Today’s the day! Day One of the NFL Draft! And I CANNOT stress this enough: don’t expect the Seahawks to make a pick tonight.

I really put this off until the last minute, so this post pretty much has a shelf-life of 12-36 hours, I’m guessing. I meant to talk about this earlier in the week, but what can I say? I just forgot; issa pandemic!

I keep saying that the Seahawks are bound to make some trades to acquire more draft picks, because they’ve never drafted fewer than eight times in any Pete Carroll/John Schneider draft, and the odds are pretty good that the Seahawks move down from 27th in the first round and get more mid-round picks that way.

But, you never know; there’s an outside chance the Seahawks trade an actual player already on the roster! So, let’s see who’s vulnerable.

Right away, I’m looking at Ethan Pocic. He’s in the final year of his rookie contract, he’s been trained across pretty much the entire offensive line, but for many reasons he’s been unable to secure a starting gig in spite of being a second round draft pick. Those reasons, of course, are: injuries & ineffectiveness (a lethal combo in – I’m gonna say it – pretty much every profession on Earth). Have the Seahawks lost faith in Pocic? Well, given how many street free agents we’ve signed this offseason, the odds are pretty high. Could we flip him for a 6th or 7th rounder? It only takes one team!

I don’t think this is a move anyone in his right mind would advocate for, but once the Seahawks traded for Quinton Dunbar, Tre Flowers’ future appeared to be in serious question with this team. He’s heading into his third year in the NFL, with two full seasons’ worth of starting experience. I’m not saying the Seahawks SHOULD trade Flowers, but it wouldn’t surprise me if he’s on the block, at the right price. Honestly, I don’t think I’d take anything less than a third rounder for him; he does still have two years left on his rookie deal, after all. That has to be worth SOMETHING! Especially if you believe – like I kind of do – that he’s bound to make a leap in effectiveness in 2020. If it were up to me, I’d rather hang onto him and try him out on the inside (or start Dunbar on the outside in base defense and then move him inside in Nickel situations), but I think you at least have to listen to offers.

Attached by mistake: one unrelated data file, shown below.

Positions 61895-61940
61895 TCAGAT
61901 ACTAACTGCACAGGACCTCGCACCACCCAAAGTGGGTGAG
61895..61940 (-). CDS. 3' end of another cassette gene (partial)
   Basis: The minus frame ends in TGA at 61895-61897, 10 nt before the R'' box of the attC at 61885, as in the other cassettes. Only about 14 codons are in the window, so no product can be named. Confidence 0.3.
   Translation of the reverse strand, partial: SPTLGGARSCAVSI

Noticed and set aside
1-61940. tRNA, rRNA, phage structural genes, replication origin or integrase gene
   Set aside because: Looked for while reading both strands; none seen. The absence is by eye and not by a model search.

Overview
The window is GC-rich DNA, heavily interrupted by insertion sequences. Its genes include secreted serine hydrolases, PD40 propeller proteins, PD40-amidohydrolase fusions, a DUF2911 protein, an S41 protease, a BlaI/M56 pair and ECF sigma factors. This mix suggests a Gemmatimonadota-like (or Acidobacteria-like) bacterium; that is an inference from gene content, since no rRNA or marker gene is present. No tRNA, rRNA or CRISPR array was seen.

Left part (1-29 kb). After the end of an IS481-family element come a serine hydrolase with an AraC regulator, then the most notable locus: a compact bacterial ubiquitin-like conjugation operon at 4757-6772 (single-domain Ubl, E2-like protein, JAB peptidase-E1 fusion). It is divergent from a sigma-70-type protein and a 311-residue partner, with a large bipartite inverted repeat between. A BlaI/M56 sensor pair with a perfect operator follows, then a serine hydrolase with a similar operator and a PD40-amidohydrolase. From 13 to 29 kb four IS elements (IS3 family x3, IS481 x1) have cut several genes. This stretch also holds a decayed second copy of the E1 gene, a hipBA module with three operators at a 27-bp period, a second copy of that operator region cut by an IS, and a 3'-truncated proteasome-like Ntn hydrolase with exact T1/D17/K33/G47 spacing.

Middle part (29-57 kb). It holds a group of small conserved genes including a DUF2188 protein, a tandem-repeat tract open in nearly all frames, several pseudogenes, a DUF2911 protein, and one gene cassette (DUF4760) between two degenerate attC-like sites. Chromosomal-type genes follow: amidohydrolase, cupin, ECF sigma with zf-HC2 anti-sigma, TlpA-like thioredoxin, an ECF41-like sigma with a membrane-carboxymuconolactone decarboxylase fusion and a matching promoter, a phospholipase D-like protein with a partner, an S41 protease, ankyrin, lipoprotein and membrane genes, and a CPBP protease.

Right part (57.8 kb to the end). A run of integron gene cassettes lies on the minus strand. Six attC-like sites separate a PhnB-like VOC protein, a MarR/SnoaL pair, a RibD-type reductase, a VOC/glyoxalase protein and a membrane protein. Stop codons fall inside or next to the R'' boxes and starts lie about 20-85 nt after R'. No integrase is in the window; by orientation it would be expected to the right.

Bradley McDougald is another interesting candidate for this thought experiment. He’s in the final year of his contract and will cost approximately $4 million to any team that takes him on. Quandre Diggs looks like a stud, and Marquise Blair wasn’t drafted last year to play backup his entire career. Now, of course, the problem with trading McDougald is your depth at safety takes a SERIOUS hit. What if Blair isn’t ready? What if Blair is injury-prone? What if – *shudder* – we have to start Lano Hill as a result of this (someone I’m sure we’d all LOVE to see traded away, except he sucks so hard he has zero value)? This is another one I wouldn’t advocate for, but again, if the price is right (I’d say a fourth rounder or higher), you’ve gotta consider it.

I’m gonna put this one among the LEAST likely moves – for a variety of reasons – but Chris Carson is in the final year of his rookie deal. He’s an absolute STAR, but he’s had to overcome a lot of injuries in his own short career (and, frankly, I don’t even know if he’s healthy NOW). Nevertheless, if the Seahawks look to be major players in drafting a running back (or two), then they might want to clear the deck of any entrenched starters (particularly if they select a running back in the first couple days of the draft). Trading Carson is, of course, unlikely because running backs are a dime a dozen, as well as those injury issues I talked about. MAYBE we’d look at getting a 6th or 7th rounder in return, but that hardly seems worth it when you consider how dominant Carson can be when he’s on his game. I’d rather just let him play out his deal and let him walk.

Finally, because I could be here all day, I wonder about Jacob Hollister’s future. As has been noted before, the Seahawks have A LOT of tight ends on one-year deals, so you have to figure they’re looking to draft someone for the future. My hunch is, if they select someone early enough, they might flip Hollister for a mid-to-late round draft pick. OR, they could flip him for a pick in the 2021 draft (maybe make it conditional up to a fourth rounder, if he has a great season). I’m choosing Hollister for this exercise because Greg Olsen obviously figures heavily into our 2020 plans, Dissly is too good to give up on just yet (plus his value is low after a second consecutive injury-shortened season), and Luke Willson is really only valuable to the Seahawks at this point (we picked him up off the street partway through 2019 for a reason).

Seahawks 2020 Draft Needs: Defense

Check it out, I wrote about the offense yesterday!